- the faculty or power of acquiring intellectual knowledge, either by direct understanding of first principles or by argument.
- the power of intelligent and dispassionate thought, or of conduct influenced by such thought.
- Kantianism.the faculty by which the ideas of pure reason are created.
verb (used without object)
verb (used with object)
Origin of reason
Synonyms for reason
A similar charge of redundancy is made against the reason why, which is also a well-established idiom: The reason why the bill failed to pass was the defection of three key senators.
Related Words for reasonlogic, reasoning, sense, motivation, goal, basis, idea, incentive, argument, motive, impetus, purpose, rationale, consideration, cause, proof, case, justification, excuse, speculate
Examples from the Web for reason
Contemporary Examples of reason
The reason we were liberals is we were against oppression.Bill Maher: Hundreds of Millions of Muslims Support Attack on ‘Charlie Hebdo’
January 8, 2015
Yet, for god knows what reason, his name is never brought up in the “Great American Filmmaker” conversation.Oscars 2015: The Daily Beast’s Picks, From Scarlett Johansson to ‘Boyhood’
January 6, 2015
Whatever the reason, and however absurd their beliefs may seem, American evangelicals are deadly serious.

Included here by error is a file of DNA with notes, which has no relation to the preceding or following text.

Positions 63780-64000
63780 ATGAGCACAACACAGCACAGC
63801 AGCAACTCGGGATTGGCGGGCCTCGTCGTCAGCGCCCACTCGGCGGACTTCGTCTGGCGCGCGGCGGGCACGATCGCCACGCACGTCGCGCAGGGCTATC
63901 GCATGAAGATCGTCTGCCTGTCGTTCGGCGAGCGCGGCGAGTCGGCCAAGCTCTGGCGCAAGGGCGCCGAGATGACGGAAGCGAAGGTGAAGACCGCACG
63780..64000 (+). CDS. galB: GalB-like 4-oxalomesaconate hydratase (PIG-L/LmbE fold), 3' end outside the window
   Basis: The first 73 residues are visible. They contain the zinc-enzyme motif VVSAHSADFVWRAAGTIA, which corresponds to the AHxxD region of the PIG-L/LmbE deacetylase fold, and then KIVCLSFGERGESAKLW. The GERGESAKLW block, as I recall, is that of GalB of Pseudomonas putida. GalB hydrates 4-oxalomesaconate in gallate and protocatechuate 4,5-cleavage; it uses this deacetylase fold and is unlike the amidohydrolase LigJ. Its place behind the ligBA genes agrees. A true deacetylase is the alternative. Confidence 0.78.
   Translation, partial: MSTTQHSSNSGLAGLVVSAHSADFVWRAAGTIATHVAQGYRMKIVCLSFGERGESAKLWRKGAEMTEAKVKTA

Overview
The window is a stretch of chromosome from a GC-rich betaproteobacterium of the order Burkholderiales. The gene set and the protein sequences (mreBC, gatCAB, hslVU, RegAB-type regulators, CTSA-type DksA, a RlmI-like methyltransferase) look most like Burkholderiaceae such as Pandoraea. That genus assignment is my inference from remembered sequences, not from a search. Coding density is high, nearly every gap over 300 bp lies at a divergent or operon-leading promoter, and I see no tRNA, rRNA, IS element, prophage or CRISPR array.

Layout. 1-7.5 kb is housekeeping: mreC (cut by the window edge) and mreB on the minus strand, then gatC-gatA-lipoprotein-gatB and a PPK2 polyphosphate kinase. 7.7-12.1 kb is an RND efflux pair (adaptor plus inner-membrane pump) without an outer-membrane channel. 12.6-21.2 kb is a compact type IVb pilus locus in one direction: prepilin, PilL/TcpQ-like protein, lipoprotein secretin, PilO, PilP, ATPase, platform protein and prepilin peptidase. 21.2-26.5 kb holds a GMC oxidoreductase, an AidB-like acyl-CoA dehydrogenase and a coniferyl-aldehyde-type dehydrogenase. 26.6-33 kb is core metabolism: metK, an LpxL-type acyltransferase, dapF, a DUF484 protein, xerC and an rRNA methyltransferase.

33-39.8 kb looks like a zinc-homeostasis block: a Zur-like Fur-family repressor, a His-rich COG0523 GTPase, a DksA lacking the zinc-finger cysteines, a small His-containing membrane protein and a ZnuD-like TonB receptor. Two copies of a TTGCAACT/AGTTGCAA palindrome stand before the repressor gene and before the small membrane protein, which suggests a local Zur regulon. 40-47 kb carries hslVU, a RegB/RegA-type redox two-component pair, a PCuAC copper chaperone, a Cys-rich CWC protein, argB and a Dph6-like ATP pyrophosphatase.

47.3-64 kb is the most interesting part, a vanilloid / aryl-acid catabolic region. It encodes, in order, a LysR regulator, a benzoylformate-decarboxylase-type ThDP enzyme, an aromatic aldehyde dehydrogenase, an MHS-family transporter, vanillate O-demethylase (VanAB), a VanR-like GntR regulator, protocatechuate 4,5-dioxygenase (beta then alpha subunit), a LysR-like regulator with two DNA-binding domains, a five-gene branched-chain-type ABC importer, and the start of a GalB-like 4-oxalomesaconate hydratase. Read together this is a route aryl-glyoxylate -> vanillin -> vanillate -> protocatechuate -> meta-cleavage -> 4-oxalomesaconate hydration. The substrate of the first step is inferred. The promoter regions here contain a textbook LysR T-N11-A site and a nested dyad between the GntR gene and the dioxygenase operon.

For this reason, it is called by scholars “postmillennialism.”
It may have been the reason why Goldwater beat Rockefeller by three points, and effectively sewed up the GOP nomination.The World’s Toughest Political Quiz
December 31, 2014
Historical Examples of reason
I think this blessing comes from the Divine, by reason of the innocence of his life.Philothea
Lydia Maria Child
There was no time barren enough of sensation to reason about it.
The reason I write promptly is that you may not go out of the country just now.
I haven't told you yet the reason—a new reason—why you must talk to Avice.
That he had reason for his distrust was proved by Ben Haley's movements.Brave and Bold
Word Origin for reason
c.1200, "intellectual faculty that adopts actions to ends," also "statement in an argument, statement of explanation or justification," from Anglo-French resoun, Old French raison "course; matter; subject; language, speech; thought, opinion," from Latin rationem (nominative ratio) "reckoning, understanding, motive, cause," from ratus, past participle of reri "to reckon, think," from PIE root *re(i)- "to reason, count" (cf. Old English rædan "to advise; see read (v.)).
Meaning "sanity; degree of intelligence that distinguishes men from brutes" is recorded from late 13c. Sense of "grounds for action, motive, cause of an event" is from c.1300. Middle English sense of "meaning, signification" (early 14c.) is in the phrase rhyme or reason. Phrase it stands to reason is from 1630s. Age of Reason "the Enlightenment" is first recorded 1794, as the title of Tom Paine's book.
early 14c., resunmen, "to question (someone)," also "to challenge," from Old French raisoner "speak, discuss; argue; address; speak to," from Late Latin rationare "to discourse," from ratio (see reason (n.)). Intransitive sense of "to think in a logical manner" is from 1590s; transitive sense of "employ reasoning (with someone)" is from 1847. Related: Reasoned; reasoning.
see by reason of; in reason; it stands to reason; listen to reason; lose one's mind (reason); rhyme or reason; see reason; stand to reason; with reason.